We may think that dying is a sign of weakness when in fact it takes tremendous strength to die. Think of those we will honor tomorrow on Memorial Day. A courageous power is needed to die. A power to trust that there is a future beyond your current address. It takes power to face death with all of its unknowns and not to be in control. It takes power to humble oneself for something greater than oneself even if it entails death on a cross. It takes power to realize that our calling as disciples should be a challenge and not a consumer-driven church on the corner of easy street and carefree court. Jesus didn’t create a Christian Comfort Inn; when we follow him I can almost guarantee that we will find him in the valley of the shadow of death and we’ll need power to die to face our own fears of death.

This is a power to die and it gives strength to live in the midst of dying. You will receive power and you will be my witnesses. The power to die. To keep living and hoping and dreaming and working and enduring despite what the doctor’s prognosis may be. This power is like fire shut up in human bones, ready to explode, creating the will to live.

In fact, it is dynamite within you. ‘Power’ in this biblical setting comes from a word that gives us the English word ‘dynamite.’ This power is explosive, expansive, far-reaching and stretching like wildfire. When we say in the creed, “I believe in the Holy Spirit” we are also saying, “I believe in dynamite.” I believe in power. 

We celebrated the Ascension of Jesus this past Thursday.  It was then that Jesus goes up that we may go out. When the disciples “come together”…shelter in place, they gather to eventually scatter to the ends of the earth. This is what the Spirit’s power will do in a community. When the Spirit comes down, we are led outward. The goal is really not to be together. The goal is to be a witness in the world like dynamite. “In Jerusalem, in all Judea and Samaria, and to the ends of the earth.” Faith has feet and requires a power that will lead us to places we might have never imagined going and we would surely never go without God.

This power to die also means dying to comfort as the Spirit challenges us to go beyond our comfort zones, denominationally, racially, economically, culturally, geographically, and gender-wise. This power causes one to die to the familiar and stretches us as wide and far as the ends of the earth. Power is needed to transgress boundaries because you will be foreign and what you encounter will be foreign. It is a power to die to the self while living in the Spirit. This power is discovered in the dispersion not in the coming together because it is a power given to witness to explode our imaginations and uncover the expansive, far-reaching reality of God in a world-wide, boundary-crossing mission.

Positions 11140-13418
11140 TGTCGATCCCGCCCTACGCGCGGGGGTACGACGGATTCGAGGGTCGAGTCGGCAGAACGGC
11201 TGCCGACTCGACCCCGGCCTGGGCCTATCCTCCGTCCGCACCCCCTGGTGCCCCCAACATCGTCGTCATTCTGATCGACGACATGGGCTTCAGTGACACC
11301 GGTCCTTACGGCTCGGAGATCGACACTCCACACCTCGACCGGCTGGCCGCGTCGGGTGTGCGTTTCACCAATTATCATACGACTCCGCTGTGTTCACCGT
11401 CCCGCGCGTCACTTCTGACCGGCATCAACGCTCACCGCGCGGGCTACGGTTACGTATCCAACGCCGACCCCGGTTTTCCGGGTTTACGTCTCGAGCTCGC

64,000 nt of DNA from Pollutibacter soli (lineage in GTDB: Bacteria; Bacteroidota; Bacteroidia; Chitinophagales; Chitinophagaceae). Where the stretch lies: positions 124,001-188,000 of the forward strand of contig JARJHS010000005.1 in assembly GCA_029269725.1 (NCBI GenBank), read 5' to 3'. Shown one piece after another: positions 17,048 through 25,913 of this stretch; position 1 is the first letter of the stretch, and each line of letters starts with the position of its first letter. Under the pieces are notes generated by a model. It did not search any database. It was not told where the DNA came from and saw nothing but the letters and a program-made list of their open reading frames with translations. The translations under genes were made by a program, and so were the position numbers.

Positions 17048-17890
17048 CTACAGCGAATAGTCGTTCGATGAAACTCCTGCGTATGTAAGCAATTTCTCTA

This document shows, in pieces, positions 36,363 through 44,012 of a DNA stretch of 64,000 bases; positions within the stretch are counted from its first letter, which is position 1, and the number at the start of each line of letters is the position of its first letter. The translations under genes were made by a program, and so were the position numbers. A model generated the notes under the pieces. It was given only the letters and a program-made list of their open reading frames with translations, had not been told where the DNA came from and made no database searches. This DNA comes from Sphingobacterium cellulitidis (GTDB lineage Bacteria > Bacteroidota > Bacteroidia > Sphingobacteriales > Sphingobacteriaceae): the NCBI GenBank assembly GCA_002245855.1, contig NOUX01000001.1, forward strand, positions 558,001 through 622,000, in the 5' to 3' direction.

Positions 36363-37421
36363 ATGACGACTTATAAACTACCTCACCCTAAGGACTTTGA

Just as Jesus ascended and rose, we too can rise above and transcend our human boundaries when receiving the power of the Spirit. Dynamite will blow up our cultural cliques. We have to die in order to be a true witness. 

“The church is not a club with a voluntary code for elite insiders [with] like-minded propaganda existing only to underwrite our comfort zone. [This] is no gospel at all.” (Clifton Black)

The Holy Spirit does not specialize in upholding uniformity or homogeneity. The Spirit unifies and her power leads us to embrace a holy heterogeneity. To stay together in a status quo sameness does not require a gift of the Spirit because we can do this in our own power. But dynamite, Spirit power, is necessary to embrace the beautiful differences we’ll find in the ends of the earth. This power moves us beyond ourselves to a centrifugal ministry that expands as wide as the mercy of God. It is a broad influence exploding to blow up denominational parochialism, theological enclaves, and ethnic segregational tendencies. To be witnesses to the one universal Church, a polyphonic global symphony that includes Ebenezer Baptist Church gospel and Gregorian chant, requires a power that will only come from the Spirit because who by their own volition would choose to die?

This power, unlike the recent episodes of the power of a gun’s trigger in Corpus Christie and Arizonz does not seek to control, dominate, or destroy. It does not crave or grab for power because no one in his or her right mind would play with dynamite. The power of the Spirit is not a gospel of accumulation but one of dissemination. It releases and shares the Spirit world-wide and never insists on its own way because this power is love, love unto death. The power to die.

At the day of Pentecost, this power to be witnesses breaks out like dynamite all over the world, like oil pouring out from a broken alabaster jar because this is how love acts. Love spills its bounds (Debra Dean Murphy), overflowing with ecumenical grace. Or as Maya Angelou told an interviewer in 1985 what she hoped would be written in her obituary, What I would really like said about me is that I dared to love.

It takes power to love. In the aftermath of the Boston Marathon bombing, no cemetery was willing to receive the remains of Tamerlan Tsarnaev, the bomber, after he was killed in a shootout with police. However, Douglas Keene, a Yale graduate, from Vermont, offered to Tsarnaev’s family to receive their son’s remains for burial on the condition that it be done, in his words, in memory of my mother who taught Sunday School at the Mt. Carmel Congregational Church for twenty years and taught me to ‘love thine enemy.’ He received power to be a witness, the power to die, the power to love. Love is not just about life; it is a form of death for the lover. It is a power to die for. The communion table reveals this.

Will you dare to love and dare to die?

Can I get a witness?

I’m not asking the question this time.

God is.



The following is by Steve Garnaas-Holmes

Is this the time we will re-open?

Now will our political party dominate?

When will we return to normal?

Can we be safe, and privileged, and in power?

No. You can bear witness

to the power of love. 

It is not for you to know the future, 

or to be ascendant or in power,

or to control things.

It is for you to be a witness to love

even when things are not restored.

This is not second best: it is true power,

whose waves ripple through the world.

The center of the universe is not on the throne.
It is in your heart.

Receive love.
Trust the power.
Bear witness.